Filling in the Gaps

notquilts

notquilts

This post is part of a series about sewing NotQuilts. If you’re unfamiliar with this method, The NotQuilt series begins here. The link below takes you to the Cat Notquilt project.

I have sewn on a lot of the interstitial pieces. Adding plenty of solid green filler should allow me to eke out the green kittens and the dark cat heads to the edges. I won’t have very much of either fabric left when this project is finished.

Quilt Cat 003

It is amazing how much waste you end up with by rough-cutting patches and adding their seam allowances. If you did a straight one-for-one comparison of open territory to fashion fabric, there would have been enough square yardage of green kittens and dark green cat heads to cover the original fabric, although maybe not to the edges.

But things rarely match up in the real world. It’s like making cookies: No matter what you do, you never bake the same number of cookies that the recipe promises. It is always less.

The same thing is true of recipes that say you “should” be able to produce that food (along with the rest of the meal) in a set amount of time. It always takes longer. But I digress.

What happened in the last few weeks is that I didn’t have enough of any one type of green scrap in the stash. I have three shades of a very similar green fabric. Fortunately, I like the effect.

I discovered while sewing that I don’t have enough of those three greens to do ALL the interstitials between the green kittens and the cat head fabric.

cat notquilt

Hunting for Green

So back to the stash. There was a very nice similar light toned yellow green, but it proved to be too sheer. Also, it looked terrible when placed over the dull-rose background.

There was a nice weight of green fabric that was too olive and brown. I had actually cut, ironed, and pinned a piece of this in place. Every time I looked at the cat NotQuilt (while I continued adding more pinned green rectangles) this one lone piece kept catching my eye. It bothered me so much that I unpinned it and sent it back to the stash.

I settled on a grass-green fabric. It is a little darker than I would like, but I have a lot of it. Also, it will tie in the dark green percale that will be used for the binding.

I can see that the outermost edges of this NotQuilt will be filled in with solid-green rectangles connecting the solid binding to the busy patching. I won’t have enough green kittens or cat heads to sew much of them in this area.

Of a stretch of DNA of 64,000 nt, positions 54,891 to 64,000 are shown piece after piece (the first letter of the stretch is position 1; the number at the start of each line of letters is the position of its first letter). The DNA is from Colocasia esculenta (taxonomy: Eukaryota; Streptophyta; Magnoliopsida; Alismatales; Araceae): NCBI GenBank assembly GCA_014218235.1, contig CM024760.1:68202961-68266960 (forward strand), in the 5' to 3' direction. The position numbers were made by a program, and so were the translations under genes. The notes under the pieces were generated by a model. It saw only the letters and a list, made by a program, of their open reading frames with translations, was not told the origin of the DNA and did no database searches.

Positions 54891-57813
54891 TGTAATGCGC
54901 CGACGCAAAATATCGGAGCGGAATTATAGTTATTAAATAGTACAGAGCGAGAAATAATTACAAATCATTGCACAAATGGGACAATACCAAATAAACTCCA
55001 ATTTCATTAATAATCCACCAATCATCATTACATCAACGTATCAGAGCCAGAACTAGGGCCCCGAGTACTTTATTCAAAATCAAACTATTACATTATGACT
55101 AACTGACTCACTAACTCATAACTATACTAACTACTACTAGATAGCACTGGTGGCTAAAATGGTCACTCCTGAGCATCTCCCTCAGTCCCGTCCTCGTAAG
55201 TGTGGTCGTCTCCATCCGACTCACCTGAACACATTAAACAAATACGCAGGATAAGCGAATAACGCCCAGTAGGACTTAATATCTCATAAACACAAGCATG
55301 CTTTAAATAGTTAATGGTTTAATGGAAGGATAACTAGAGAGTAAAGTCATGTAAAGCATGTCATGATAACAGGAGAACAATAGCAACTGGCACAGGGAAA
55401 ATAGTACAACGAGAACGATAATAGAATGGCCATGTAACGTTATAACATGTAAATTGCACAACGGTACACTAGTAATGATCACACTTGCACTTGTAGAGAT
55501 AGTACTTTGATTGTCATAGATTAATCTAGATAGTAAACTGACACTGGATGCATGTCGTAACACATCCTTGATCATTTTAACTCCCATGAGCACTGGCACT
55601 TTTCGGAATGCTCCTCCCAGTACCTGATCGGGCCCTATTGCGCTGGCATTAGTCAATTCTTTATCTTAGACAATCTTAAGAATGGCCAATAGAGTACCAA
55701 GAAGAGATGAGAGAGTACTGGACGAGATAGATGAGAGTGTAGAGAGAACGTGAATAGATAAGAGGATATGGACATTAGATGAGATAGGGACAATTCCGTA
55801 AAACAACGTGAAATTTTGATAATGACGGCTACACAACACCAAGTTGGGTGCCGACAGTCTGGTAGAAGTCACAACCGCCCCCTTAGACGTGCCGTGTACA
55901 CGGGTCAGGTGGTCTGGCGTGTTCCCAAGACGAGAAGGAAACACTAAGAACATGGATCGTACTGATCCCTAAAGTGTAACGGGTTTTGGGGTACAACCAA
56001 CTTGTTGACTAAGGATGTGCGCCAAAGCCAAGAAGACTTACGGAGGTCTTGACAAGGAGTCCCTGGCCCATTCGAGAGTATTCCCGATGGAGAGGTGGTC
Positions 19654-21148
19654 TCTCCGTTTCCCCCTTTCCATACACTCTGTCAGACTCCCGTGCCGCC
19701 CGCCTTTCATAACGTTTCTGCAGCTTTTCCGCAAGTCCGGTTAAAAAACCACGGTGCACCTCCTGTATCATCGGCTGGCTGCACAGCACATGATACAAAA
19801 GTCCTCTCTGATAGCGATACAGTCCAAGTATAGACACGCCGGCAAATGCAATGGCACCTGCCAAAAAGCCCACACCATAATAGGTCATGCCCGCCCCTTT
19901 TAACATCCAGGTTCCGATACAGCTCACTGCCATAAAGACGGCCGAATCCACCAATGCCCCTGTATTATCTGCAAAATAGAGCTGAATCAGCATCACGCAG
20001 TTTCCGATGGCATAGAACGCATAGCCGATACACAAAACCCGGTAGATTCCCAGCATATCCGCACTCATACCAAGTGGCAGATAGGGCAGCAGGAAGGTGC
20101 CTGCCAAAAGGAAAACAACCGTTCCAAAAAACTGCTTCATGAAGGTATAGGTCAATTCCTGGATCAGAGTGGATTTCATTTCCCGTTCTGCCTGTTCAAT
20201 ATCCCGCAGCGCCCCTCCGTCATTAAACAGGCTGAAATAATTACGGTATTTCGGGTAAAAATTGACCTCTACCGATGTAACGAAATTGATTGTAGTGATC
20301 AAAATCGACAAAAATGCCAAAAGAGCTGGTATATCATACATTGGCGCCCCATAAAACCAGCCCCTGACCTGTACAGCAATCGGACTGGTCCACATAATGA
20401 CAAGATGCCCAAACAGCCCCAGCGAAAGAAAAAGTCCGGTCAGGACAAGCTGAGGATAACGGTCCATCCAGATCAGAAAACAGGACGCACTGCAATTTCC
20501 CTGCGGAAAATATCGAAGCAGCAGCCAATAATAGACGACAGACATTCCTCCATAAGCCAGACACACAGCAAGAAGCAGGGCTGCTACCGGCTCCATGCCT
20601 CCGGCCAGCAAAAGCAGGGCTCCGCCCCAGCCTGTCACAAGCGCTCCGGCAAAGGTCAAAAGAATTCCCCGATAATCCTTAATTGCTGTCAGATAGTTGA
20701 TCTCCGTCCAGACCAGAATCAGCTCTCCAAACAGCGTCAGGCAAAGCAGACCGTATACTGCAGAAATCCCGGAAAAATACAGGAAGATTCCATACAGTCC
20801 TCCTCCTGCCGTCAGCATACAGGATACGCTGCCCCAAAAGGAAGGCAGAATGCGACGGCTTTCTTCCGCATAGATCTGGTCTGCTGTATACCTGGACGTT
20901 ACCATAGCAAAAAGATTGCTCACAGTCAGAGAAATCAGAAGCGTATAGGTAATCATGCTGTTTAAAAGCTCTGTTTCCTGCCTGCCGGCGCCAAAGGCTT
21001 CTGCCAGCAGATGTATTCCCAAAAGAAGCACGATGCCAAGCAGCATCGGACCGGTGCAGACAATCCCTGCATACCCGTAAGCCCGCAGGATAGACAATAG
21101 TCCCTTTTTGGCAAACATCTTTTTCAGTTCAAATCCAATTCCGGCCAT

It may look okay when the project is finished. The solid rectangles going around the edges will act as a narrow border, ranging in width from an inch to 6 inches or more.

I still have seven or eight spots that HAVE to be filled in next as they are where two of my three fabrics touch. That means that the joining piece must be a third fabric, whichever one it may be.

A Rant About Design

As I wrote earlier, this kind of designing is an organic process. I lay out the NotQuilt on the floor and stare at it, and the NotQuilt tells me what to do next. It sounds like a risky way to create. What if it goes wrong? What if I hate it?

But turn that fear on its head and ask: So what? What’s the worse thing that will happen? Answer: You finish it and never show it to anyone; doctors bury their mistakes, cooks eat theirs, sewers stash theirs. Or you disassemble it and try a new approach.

But the rewards can be substantial. Taking risks in design allow for new ideas to arise spontaneously. It opens new avenues of creative thought. It can create beauty out of uncertainty. Isn’t that worth the gamble?

Filling in the Patches

When these patches are cut, pinned, and sewn, they will determine the next batch of patches as I can’t have two identical pieces of cloth touching. This will let me progress across the top of the NotQuilt, one section at a time until all the filled parts touch. When I’m finished, there won’t be any more dull rose showing.

As I slowly fill in the background, I am also alternating my four greens: the three similar (but not identical) yellowy greens and the grass green. I don’t want any one of them to bunch up together and make a heavy-looking spot on the quilt. I have to be especially careful with the grass green; it is several tones darker than the other three greens.

You will notice several very long strips of solid green, extending from the outermost edge towards the middle. The layout of the existing pieces seemed to demand this connection between the binding and the center. A few more of these long strips will be covering up the remaining long corridors of dull rose.

But not before I made a discovery: they stretch. A lot.

Stretching and Cursing

Despite a million pins and the walking foot, these long strips of cloth did not behave. The reason is that they were cut on the bias, probably for bias tape. They would have been even more resistant to being sewn down if I didn’t have the walking foot to force them into submission.

Sewn into submission

Sewn into submission

The stretching was only one problem; they also rebelled having their edges turned under and ironed down, something that the strips cut on the grain did not do. Fortunately, being sewn down forced the bias strips into submission. I hope that the long bias strips will tolerate being washed regularly.

I never used such long bias edges in NotQuilts, and I will try to avoid them in the future.

This is where we stand; slowly sewing down a mix of kitten heads, cat heads and four shades of solid green. The final look of this NotQuilt is starting to take shape.